Kristallnacht, ISIS and today’s crisis in Syria

I am not an expert on the Holocaust, but I have spent time among many Yazidi survivors of ISIS and its crimes.

A girl from the Yazidi sect fleeing the violence in Sinjar rests at the Iraqi-Syrian border crossing in Fishkhabour, Dohuk province, in 2014 (photo credit: YOUSSEF BOUDLAL / REUTERS)
A girl from the Yazidi sect fleeing the violence in Sinjar rests at the Iraqi-Syrian border crossing in Fishkhabour, Dohuk province, in 2014
(photo credit: YOUSSEF BOUDLAL / REUTERS)
I never understood the extent of Kristallnacht until I saw a map posted this morning at MyJewishLearning.com. Numbers don’t really bring home the horror of what happened on November 9, 1938. Hundreds of synagogues were burned. Tens of thousands of Jews were arrested and others killed. This was a systematic attack on the Jewish community in Germany and Austria and in the Sudetenland of what had been Czechoslovakia.
It’s interesting to see a map because otherwise it’s not easy to know the extent of the attacks across all these German-speaking places. What made them possible? The riots were directed at the Jewish community and the attacks did not spare anything. They attacked cemeteries, shops, stores and places of worship. The authorities collaborated, having instigated the attacks. They then took tens of thousands of Jews to concentration camps at Dachau, Buchenwald and elsewhere.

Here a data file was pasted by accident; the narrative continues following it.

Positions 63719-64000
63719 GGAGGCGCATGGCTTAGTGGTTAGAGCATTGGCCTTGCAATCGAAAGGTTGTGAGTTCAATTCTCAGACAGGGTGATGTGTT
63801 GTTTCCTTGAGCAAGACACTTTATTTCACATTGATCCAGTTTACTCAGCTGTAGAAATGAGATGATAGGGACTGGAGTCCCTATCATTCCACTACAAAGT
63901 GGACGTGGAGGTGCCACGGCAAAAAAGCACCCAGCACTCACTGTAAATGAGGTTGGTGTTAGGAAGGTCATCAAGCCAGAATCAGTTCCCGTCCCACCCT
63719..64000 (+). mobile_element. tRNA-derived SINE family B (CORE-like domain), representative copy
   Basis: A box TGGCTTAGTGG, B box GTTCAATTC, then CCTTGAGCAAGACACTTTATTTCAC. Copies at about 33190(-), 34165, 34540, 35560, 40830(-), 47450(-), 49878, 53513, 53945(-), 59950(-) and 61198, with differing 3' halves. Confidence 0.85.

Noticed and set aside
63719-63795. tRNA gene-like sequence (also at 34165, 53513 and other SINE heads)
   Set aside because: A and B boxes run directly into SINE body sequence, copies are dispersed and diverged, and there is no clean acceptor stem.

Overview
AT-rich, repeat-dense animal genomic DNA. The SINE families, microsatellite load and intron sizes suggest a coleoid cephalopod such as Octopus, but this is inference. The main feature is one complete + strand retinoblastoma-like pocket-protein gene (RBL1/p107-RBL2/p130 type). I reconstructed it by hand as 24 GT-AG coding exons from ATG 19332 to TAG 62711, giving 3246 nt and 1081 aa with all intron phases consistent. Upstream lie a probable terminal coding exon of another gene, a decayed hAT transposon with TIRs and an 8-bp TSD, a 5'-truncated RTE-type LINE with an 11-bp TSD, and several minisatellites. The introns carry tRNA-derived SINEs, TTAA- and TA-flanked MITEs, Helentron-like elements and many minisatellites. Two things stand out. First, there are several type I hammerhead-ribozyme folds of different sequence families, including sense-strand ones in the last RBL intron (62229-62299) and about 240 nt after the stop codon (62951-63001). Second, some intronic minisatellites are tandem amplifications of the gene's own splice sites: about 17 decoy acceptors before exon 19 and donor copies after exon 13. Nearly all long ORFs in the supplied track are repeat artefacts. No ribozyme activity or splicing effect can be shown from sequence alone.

I am not an expert on the Holocaust, but I have spent time among many Yazidi survivors of ISIS and its crimes. In 2014, ISIS conquered parts of Iraq and Syria, culminating in the taking of Mosul in June 2014. It began a systematic campaign of murder and violence against minorities. The Islamic State slaughtered 1,500 Shi’ite Iraqi cadets at Camp Speicher. It expelled Christians. Then in August it attacked the Yazidi minority, capturing more than 10,000 people. It shot the men, buried them in mass graves, and sold the women and children into slavery.
We were treated to horrid stories about these crimes, but for the most part we do not ask key questions about them. ISIS wasn’t just some shadowy regime. Like the Nazis, it was rooted in a community and collaborators within that community. In Germany, it was the Germans who provided a pool of extremist recruits. For ISIS, it was primarily from among Sunni Arabs from where extremists came, and then a wider community of volunteers from places like Libya, Tunisia, and even far away in the Caucasus and Central Asia.
Some 5,000 citizens of EU countries joined ISIS. The European Union citizens were no less cruel. They were no less involved in slavery and rape. They had been conditioned to believe rape and murder of “infidels” was acceptable. They heard Yazidis described as kuffar, a term like the Nazi use of untermensch to describe sub-humans. Indeed, Nazism and ISIS use the same terminology to excuse genocide. And these terms were used in wider society which is why when yazidis were sold into slavery or Jews were put on the trains most people shrugged and didn’t care. They had been conditioned – from Iraq to Germany and elsewhere – to accept hatred like a daily dose of milk.

IT MAY not be a coincidence that there is a new Netflix series about John Demjanjuk, the Ukrainian accused of being a guard at Nazi extermination camps. Without getting into the Demjanjuk story, which is quite complex, the reality is that the extermination and concentration camps employed other non-Germans who signed up to murder Jews. There was no shortage of volunteers to help the Nazis kill. There was no shortage of men who ran to join ISIS.
When we think back to Kristallnacht, we see how a community was conditioned to hate Jews, and when the government gave the go-ahead, people ran to attack Jews and their places of worship and business. It wasn’t as if most people said they would not participate.